Another military veteran was leading a white supremacist group that took part in the Aug. 12 “Unite the Right” rally in Charlottesville, Virginia, during which a counter-protester was killed.
Nathan Damigo, a Marine veteran, was arrested for misdemeanor failure to obey police after being invited to speak at the rally, the Modesto Bee reported.
Damigo founded the white supremacist group Identity Evropa in early 2016, said Carla Hill, an investigator for the Anti-Defamation League.
On its website, Identity Evropa describes itself as “a generation of awakened Europeans who have discovered that we are part of the great peoples, history and civilization that flowed from the European continent.”
In April, Damigo made news after he was videotaped punching a woman in the face at a protest in Berkeley, California.
A former corporal, Damigo served in the Marine Corps from June 2004 to June 2008, deploying to Iraq twice, from August 2005 to March 2006 and from March to October 2007, according to Manpower & Reserve Affairs.
He was a light armored vehicle crewman, and his awards include the Combat Action Ribbon, Good Conduct Medal, National Defense Service Medal, Global War on Terror, Iraq Campaign Medal and Sea Service Deployment Ribbon.
Veterans groups on Monday forcefully rejected the views of neo-Nazi and white supremacist groups following reports that the Charlottesville extremist who drove his car into a crowd of counter-protesters briefly served in the military.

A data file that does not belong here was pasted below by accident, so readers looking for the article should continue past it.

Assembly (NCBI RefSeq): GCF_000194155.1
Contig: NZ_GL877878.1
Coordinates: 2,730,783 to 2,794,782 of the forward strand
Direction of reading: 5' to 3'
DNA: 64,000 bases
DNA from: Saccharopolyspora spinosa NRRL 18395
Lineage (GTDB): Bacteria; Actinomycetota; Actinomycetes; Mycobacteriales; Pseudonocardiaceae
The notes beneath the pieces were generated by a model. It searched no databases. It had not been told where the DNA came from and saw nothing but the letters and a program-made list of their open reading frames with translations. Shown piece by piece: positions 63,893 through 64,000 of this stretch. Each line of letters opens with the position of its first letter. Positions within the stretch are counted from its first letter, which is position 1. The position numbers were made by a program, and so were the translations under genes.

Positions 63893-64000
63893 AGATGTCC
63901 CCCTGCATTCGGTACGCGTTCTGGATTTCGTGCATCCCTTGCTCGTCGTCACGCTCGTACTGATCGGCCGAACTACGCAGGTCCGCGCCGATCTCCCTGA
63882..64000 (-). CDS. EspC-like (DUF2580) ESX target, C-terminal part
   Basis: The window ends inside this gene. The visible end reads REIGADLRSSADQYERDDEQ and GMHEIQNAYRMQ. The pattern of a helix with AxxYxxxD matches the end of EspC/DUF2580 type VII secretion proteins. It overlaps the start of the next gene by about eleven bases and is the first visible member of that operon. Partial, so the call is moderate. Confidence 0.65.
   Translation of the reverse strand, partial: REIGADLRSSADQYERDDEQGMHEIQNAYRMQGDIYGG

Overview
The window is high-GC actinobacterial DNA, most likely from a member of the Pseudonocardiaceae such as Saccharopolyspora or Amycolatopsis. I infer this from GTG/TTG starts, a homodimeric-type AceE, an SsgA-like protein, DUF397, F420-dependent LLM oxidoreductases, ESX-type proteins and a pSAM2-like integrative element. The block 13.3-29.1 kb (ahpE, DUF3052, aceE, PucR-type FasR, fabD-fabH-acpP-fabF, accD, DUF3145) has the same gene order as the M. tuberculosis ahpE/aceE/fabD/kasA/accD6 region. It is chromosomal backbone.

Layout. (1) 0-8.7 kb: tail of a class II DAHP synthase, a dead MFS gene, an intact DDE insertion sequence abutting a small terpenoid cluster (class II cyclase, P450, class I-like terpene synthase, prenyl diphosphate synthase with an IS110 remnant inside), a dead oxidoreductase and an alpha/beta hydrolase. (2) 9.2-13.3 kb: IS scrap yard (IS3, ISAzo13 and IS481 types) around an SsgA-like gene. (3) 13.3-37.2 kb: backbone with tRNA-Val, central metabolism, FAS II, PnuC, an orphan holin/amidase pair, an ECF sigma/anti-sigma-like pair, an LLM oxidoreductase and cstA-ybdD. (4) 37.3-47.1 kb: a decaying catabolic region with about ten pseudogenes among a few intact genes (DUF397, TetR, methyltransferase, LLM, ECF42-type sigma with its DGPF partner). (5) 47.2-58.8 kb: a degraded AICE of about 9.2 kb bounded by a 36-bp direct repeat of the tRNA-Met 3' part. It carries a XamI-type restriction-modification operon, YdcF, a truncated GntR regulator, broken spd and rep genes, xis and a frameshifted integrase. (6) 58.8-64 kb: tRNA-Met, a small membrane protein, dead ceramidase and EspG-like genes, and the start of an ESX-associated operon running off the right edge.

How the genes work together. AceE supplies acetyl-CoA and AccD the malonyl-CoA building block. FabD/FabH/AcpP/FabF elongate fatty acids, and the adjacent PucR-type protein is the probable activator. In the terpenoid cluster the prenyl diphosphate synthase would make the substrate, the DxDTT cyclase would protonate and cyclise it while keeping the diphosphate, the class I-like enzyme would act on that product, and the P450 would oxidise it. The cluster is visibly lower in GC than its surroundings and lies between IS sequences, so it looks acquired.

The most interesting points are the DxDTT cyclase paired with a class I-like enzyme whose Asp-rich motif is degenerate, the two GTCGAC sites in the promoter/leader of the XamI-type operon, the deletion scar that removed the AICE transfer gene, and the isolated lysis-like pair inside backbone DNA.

Attempts to reach Damigo were unsuccessful.
In a recorded message that he tweeted on Aug. 12, Damigo said police violated his right to peaceably assemble when they arrested him at the Charlottesville rally and that he is speaking to lawyers about a possible lawsuit.
“The more they squeeze, the more try to grab hold and shut us down, the more we slip through their fingers,” he said in the message. “This is a huge victory for us. This is uniting us in a way I don’t think we could have ever been united before.”
Dillon Ulysses Hopper, a Marine veteran, is the leader of white supremacist group Vanguard America.
At least two other veterans made headlines for connection to Saturday’s rally.
James Alex Fields Jr. was arrested and charged with second-degree murder after he allegedly rammed a car into a crowd of counter-protesters and killed a woman.
Fields washed out of the Army only four months after starting basic training for “failure to meet training standards,” officials said.
Marine veteran Dillon Ulysses Hopper is the leader of the white supremacist group Vanguard America. It is unclear if he was at the rally, but many of his group’s members were.
The former staff sergeant served in the Marine Corps from July 2006 until Jan. 30 as a fire support Marine, information security technician and a recruiter, according to Manpower & Reserve Affairs.
All four military service chiefs have issued statements decrying racism in the wake of the the rally that turned bloody.
“The Army doesn’t tolerate racism, extremism, or hatred in our ranks,” Army Chief of Staff Gen. Mark Milley tweeted on Wednesday. “It’s against our Values and everything we’ve stood for since 1775.”
Marine Corps Commandant Gen. Robert Neller made clear that racism has no place in the Corps.
“Our core values of Honor, Courage, and Commitment frame the way Marines live and act,” Neller tweeted on Tuesday. “Bigotry and racial extremism run contrary to these core values.”